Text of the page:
AS SEEN ON TV

Celebrity Chef Bobby Chinn on Food, Fam­ily and Viet­nam

Oi Vietnam - - Front Page - TEXT BY SAM SINHA IM­AGES PRO­VIDED BY BOBBY CHINN

HOW IS IT THAT A CHI

NESE-EGYP­TIAN, born in New Zealand, ed­u­cated in Cal­i­for­nia, Cairo and the UK ends up be­com­ing doyen of Viet­namese cui­sine and Viet­nam’s fa­vorite adopted son? Ac­cord­ing to The

Mind of a Chef culi­nary leg­end Anthony Bour­dain, the an­swer is sim­ple: “What Bobby doesn’t know about South­east Asian food is not worth know­ing.”

From the open­ing of his very first restau­rant in Ho Chi Minh City, Bobby made a spe­cialty of cre­at­ing mod­ern dishes from tra­di­tional ideas. His ‘ap­ple smoked pork belly, braised cab­bage, egg’ is a con­tem­po­rary take on a Viet­namese clas­sic.

He soon be­came ac­knowl­edged as a world author­ity on South­east Asian cui­sine. Reg­u­lar ap­pear­ances on in­ter­na­tional tele­vi­sion and a best­selling cook­book about the his­tory and nu­ances of Viet­namese food have ce­mented his rep­u­ta­tion and led to his cook­ing for the likes of Bill Clin­ton and Bob Dy­lan.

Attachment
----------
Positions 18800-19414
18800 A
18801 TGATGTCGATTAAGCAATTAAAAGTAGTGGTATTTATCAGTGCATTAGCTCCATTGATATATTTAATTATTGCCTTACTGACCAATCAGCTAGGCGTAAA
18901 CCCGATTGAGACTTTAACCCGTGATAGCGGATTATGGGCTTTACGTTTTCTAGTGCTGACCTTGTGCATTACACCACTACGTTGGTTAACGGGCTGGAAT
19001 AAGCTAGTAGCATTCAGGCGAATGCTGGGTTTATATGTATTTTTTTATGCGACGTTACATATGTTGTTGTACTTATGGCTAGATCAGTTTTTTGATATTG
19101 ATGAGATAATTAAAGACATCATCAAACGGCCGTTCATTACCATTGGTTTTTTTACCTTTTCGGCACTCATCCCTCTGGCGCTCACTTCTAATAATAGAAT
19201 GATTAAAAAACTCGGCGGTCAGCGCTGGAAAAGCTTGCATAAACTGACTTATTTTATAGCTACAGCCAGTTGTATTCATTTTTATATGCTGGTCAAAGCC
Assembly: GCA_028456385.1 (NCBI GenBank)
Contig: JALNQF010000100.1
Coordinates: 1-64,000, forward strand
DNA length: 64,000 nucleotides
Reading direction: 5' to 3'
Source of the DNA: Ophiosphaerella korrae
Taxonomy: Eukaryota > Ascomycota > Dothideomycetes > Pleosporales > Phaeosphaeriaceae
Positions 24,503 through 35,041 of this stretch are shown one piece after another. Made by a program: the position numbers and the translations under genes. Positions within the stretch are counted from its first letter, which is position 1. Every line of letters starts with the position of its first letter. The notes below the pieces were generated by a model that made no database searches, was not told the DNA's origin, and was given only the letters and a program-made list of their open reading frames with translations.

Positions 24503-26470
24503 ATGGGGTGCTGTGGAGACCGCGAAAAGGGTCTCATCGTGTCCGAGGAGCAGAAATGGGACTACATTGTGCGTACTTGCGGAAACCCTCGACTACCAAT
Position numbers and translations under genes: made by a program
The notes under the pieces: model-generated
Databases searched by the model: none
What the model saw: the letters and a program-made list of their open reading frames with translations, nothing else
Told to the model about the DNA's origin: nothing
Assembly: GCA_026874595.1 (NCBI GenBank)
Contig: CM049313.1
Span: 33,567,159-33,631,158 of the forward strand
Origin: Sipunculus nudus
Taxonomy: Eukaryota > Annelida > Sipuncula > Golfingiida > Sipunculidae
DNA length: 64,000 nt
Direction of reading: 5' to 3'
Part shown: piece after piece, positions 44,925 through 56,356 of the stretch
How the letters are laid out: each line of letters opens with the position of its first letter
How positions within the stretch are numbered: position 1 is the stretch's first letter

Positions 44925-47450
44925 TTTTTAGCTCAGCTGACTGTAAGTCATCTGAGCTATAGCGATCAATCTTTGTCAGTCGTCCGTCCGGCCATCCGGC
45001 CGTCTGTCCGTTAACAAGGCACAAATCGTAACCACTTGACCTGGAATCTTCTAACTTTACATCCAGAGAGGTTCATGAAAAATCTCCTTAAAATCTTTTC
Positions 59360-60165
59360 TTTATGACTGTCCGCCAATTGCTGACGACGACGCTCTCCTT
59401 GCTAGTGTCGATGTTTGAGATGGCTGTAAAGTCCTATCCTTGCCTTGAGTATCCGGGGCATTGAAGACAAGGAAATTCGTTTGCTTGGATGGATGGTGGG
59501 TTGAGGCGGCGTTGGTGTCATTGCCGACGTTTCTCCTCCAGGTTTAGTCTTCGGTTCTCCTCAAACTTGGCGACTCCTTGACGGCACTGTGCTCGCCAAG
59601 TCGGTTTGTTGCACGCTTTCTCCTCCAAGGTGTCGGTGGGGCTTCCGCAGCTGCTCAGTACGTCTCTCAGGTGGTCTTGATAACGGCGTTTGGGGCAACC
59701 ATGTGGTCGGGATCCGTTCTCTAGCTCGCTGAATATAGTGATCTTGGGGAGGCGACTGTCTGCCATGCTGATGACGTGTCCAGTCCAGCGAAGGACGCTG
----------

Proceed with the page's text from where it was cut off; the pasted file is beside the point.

This is all the more in­cred­i­ble when you con­sider that Bobby only started cook­ing in his 30s. Be­fore that he worked a num­ber of jobs try­ing to find his call­ing. This in­cluded stints per­form­ing as a standup comic, sell­ing seafood to “the mob,” and work­ing as a trader on Wall Street, none of which sat­is­fied him.

He tells me, “I fol­lowed the nat­u­ral pro­gres­sion that we all fol­low. Go to school, go to col­lege, get a de­gree in some­thing that might have value, with­out ever ques­tion­ing my per­sonal hap­pi­ness.”

“Mak­ing money wasn't ex­actly mak­ing me happy. When I left Wall Street, I was open to any­thing and ev­ery­thing. I

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